Chapter 8 - Drug Abuse or Drug Addiction

A. Drug Abuse or Drug Addiction

Applicants who are found to be drug abusers or addicts are inadmissible. [1] Drug abuse and drug addiction are current substance-use disorders or substance-induced disorders of a controlled substance listed in Section 202 of the Controlled Substances Act, as defined in the Diagnostic and Statistical Manual of Mental Disorders (DSM) published by the American Psychiatric Association or by another authoritative source as determined by the Director. [2] 

In 2010, the Centers for Disease Control and Prevention (CDC) changed the Technical Instructions on how a civil surgeon determines whether an applicant is a drug abuser or drug addict. [3] The civil surgeon must now make this determination according to the DSM as specified in the Technical Instructions. [4] 

If the applicant is classified as a drug abuser or addict, the applicant can apply again for an immigration benefit if his or her drug abuse or addiction is in remission. Remission is now defined by DSM criteria, and no longer by a set timeframe as it was under previous Technical Instructions. [5] In order for an applicant’s drug abuse or addiction to be classified as in remission, the applicant must return to a civil surgeon for a new assessment.

If the officer has reason to question the completeness or accuracy of the medical examination report, the officer should ask CDC to review the medical report before sending a Request for Evidence (RFE).

Most applicants who are found to be drug abusers or addicts are ineligible for a waiver; the availability depends, however, on the immigration benefit the applicant seeks. [6]

B. Part of Form I-693 Addressing Drug Abuse or Drug Addiction

The civil surgeon must check the appropriate findings box on the medical examination report. The civil surgeon should also either annotate the findings in the remarks section or attach a report, if the space provided is not sufficient. However, the officer should not RFE simply because the civil surgeon has omitted the remarks or failed to attach a report.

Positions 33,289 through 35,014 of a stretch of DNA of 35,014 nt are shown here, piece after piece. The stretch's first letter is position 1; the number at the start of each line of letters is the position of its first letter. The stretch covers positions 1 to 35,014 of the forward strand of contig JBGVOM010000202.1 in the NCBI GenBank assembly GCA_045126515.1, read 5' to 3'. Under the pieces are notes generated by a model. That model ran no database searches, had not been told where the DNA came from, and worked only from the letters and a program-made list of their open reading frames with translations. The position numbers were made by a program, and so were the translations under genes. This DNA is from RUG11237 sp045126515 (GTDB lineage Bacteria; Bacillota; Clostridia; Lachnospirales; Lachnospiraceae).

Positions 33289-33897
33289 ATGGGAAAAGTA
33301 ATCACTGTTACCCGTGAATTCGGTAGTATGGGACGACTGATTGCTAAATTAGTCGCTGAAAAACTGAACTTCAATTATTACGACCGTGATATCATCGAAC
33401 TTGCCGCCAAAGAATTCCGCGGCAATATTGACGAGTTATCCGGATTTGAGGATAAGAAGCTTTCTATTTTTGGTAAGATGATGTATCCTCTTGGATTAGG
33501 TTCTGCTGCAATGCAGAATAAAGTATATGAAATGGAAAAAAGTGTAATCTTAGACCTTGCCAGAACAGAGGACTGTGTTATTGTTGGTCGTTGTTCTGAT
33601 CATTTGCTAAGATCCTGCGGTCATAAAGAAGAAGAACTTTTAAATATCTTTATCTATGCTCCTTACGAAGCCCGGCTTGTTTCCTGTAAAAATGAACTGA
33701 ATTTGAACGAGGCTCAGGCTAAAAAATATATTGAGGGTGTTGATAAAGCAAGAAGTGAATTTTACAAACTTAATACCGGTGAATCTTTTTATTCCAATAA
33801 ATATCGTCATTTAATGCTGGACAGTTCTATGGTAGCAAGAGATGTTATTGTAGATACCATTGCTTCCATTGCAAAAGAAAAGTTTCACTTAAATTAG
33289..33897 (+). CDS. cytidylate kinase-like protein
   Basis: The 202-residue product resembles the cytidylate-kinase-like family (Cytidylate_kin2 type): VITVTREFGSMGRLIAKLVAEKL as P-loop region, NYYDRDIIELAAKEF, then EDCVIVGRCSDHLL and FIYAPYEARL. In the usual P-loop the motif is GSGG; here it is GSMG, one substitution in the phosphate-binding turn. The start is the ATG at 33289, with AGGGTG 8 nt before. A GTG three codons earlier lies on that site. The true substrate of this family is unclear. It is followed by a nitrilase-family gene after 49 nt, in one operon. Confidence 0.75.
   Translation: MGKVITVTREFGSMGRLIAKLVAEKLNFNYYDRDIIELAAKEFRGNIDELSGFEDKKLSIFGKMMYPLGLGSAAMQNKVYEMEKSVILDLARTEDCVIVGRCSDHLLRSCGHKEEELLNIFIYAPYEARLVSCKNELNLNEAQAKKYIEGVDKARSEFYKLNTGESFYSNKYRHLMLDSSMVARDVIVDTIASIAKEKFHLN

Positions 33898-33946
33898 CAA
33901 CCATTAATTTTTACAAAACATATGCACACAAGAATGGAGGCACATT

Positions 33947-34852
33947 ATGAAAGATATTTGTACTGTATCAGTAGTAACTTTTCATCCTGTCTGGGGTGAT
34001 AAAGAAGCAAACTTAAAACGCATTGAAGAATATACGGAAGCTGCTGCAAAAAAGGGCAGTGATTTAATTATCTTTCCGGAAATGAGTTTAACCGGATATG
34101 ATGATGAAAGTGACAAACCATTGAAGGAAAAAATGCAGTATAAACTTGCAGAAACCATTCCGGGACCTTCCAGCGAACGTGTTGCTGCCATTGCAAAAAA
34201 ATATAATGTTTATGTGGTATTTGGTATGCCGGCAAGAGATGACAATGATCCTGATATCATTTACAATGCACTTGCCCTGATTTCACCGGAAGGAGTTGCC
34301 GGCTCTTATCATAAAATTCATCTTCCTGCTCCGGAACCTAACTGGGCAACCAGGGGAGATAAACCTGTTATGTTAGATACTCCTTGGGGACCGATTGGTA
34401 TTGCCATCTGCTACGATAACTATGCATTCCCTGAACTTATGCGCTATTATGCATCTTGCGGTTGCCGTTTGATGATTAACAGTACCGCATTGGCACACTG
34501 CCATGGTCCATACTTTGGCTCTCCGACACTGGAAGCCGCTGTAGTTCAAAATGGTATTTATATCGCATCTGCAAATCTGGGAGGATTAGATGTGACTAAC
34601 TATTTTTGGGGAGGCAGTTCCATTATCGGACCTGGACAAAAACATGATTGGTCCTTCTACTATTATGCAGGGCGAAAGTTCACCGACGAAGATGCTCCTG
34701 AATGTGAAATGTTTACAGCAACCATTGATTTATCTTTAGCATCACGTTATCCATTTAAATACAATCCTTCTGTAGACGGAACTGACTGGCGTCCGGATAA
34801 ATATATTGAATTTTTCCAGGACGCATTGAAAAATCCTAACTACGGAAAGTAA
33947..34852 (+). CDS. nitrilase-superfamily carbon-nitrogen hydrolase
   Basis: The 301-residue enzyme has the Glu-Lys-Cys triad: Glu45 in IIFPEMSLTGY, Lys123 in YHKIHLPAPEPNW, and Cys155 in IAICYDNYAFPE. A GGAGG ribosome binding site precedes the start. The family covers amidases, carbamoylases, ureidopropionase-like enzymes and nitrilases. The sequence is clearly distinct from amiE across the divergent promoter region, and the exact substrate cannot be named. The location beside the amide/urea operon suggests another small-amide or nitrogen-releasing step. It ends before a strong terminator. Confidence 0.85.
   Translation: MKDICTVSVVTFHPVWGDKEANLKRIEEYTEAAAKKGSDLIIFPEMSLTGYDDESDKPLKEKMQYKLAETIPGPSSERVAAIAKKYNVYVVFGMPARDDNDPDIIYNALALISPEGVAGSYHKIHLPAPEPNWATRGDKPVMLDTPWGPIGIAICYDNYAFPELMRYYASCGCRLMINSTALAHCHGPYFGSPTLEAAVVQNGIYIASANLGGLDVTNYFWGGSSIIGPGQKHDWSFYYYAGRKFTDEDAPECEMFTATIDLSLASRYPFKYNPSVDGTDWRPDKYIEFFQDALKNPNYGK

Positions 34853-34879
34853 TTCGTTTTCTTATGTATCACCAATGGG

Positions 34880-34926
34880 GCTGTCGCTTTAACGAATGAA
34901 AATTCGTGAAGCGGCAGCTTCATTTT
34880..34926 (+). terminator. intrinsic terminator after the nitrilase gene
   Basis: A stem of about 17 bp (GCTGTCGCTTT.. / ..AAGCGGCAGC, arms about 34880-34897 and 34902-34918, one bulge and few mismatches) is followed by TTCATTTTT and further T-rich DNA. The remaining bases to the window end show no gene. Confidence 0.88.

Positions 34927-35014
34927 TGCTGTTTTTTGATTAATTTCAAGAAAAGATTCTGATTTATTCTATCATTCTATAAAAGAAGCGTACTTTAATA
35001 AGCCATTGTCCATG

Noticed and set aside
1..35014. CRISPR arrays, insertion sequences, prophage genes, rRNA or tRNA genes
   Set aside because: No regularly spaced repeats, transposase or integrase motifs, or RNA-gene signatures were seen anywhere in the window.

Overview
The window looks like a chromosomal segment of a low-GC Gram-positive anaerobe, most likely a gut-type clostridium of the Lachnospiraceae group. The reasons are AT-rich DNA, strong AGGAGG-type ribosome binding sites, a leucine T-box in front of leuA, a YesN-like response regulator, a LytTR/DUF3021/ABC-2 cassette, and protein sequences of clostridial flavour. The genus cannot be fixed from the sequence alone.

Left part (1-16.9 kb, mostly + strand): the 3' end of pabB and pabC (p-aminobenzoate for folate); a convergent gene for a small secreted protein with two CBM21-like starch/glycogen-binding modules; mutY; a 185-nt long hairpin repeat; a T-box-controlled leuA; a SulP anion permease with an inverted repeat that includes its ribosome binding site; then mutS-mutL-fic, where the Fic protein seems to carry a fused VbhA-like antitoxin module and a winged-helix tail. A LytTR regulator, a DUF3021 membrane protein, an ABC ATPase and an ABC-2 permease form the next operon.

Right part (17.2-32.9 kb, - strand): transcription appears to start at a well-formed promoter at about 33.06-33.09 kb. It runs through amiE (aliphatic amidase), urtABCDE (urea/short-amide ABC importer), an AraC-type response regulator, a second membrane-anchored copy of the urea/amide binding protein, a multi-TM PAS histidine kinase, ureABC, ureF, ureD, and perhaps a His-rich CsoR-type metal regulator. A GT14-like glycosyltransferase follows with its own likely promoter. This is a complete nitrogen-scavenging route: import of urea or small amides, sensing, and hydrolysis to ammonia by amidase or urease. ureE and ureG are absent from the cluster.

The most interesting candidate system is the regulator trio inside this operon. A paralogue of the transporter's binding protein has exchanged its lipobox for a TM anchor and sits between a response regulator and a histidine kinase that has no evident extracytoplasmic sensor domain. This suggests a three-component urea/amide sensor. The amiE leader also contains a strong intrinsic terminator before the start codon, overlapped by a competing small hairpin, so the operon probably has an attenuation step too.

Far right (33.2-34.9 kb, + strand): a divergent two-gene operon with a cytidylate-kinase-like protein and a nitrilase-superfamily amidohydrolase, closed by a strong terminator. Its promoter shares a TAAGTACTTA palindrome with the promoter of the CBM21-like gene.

C. Request for CDC Advisory Opinion

If an officer has a case where there is a question concerning the diagnosis or classification made by the civil surgeon or panel physician, the officer may forward the pertinent documents to CDC and request an advisory opinion.

The request should include the following documents:

  • A cover letter indicating the request, reason(s) for the request, and the USCIS office making the request;

  • A copy of the medical examination documentation (Form I-693 or Form DS-2053/DS-2054, and its related worksheets);

  • A copy of the provided medical report(s) detailing the medical condition for which the advisory opinion is being requested; and

  • Copies of all other relevant medical reports, laboratory results, and evaluations connected to the medical condition.

Once the documents are received by CDC, CDC reviews the documents and forwards a response letter with results of the review to the USCIS office that submitted the request. 

CDC’s usual processing time for review and response back to the requesting USCIS office is approximately 4 weeks.

Upon receipt, the officer should review CDC’s response letter to determine next steps. 

Footnotes


[^ 1] See INA 212(a)(1)(A)(iv).

[^ 2] See Title II of Pub. L. 91-513 (PDF), 84 Stat. 1242, 1247 (October 27, 1970), as amended, codified at 21 U.S.C. 801 et. seq. See 42 CFR 34.2(h) (drug abuse). See 42 CFR 34.2(i) (drug addiction). HHS regulations define Director as the Director of CDC or a designee as approved by the Director or Secretary of HHS. See 42 CFR 34.2(g).

[^ 3] See CDC’s Technical Instructions for Physical or Mental Disorders with Associated Harmful Behaviors and Substance-Related Disorders, available at cdc.gov/immigrantrefugeehealth/exams/ti/civil/mental-civil-technical-instructions.html

[^ 4] The DSM is a publication of the American Psychiatric Association. Considerations that were relevant under previous Technical Instructions, such as a pattern of abuse or a history of experimental use of drugs, no longer play a direct role in the admissibility determination; they are now only considered as one of the elements under the DSM assessment. The assessment under the DSM is complicated. For more information, please see the Technical Instructions.

[^ 5] Under the pre-2010 Technical Instructions, an applicant’s substance abuse or addiction was in remission if the applicant had not engaged in non-medical use of a controlled substance within the past 3 years, or non-medical use of a non-controlled substance within the past 2 years.

[^ 6] See Volume 9, Waivers and Other Forms of Relief, Part D, Health-Related Grounds of Inadmissibility [9 USCIS-PM D] for more on waivers.

Current as of September 16, 2021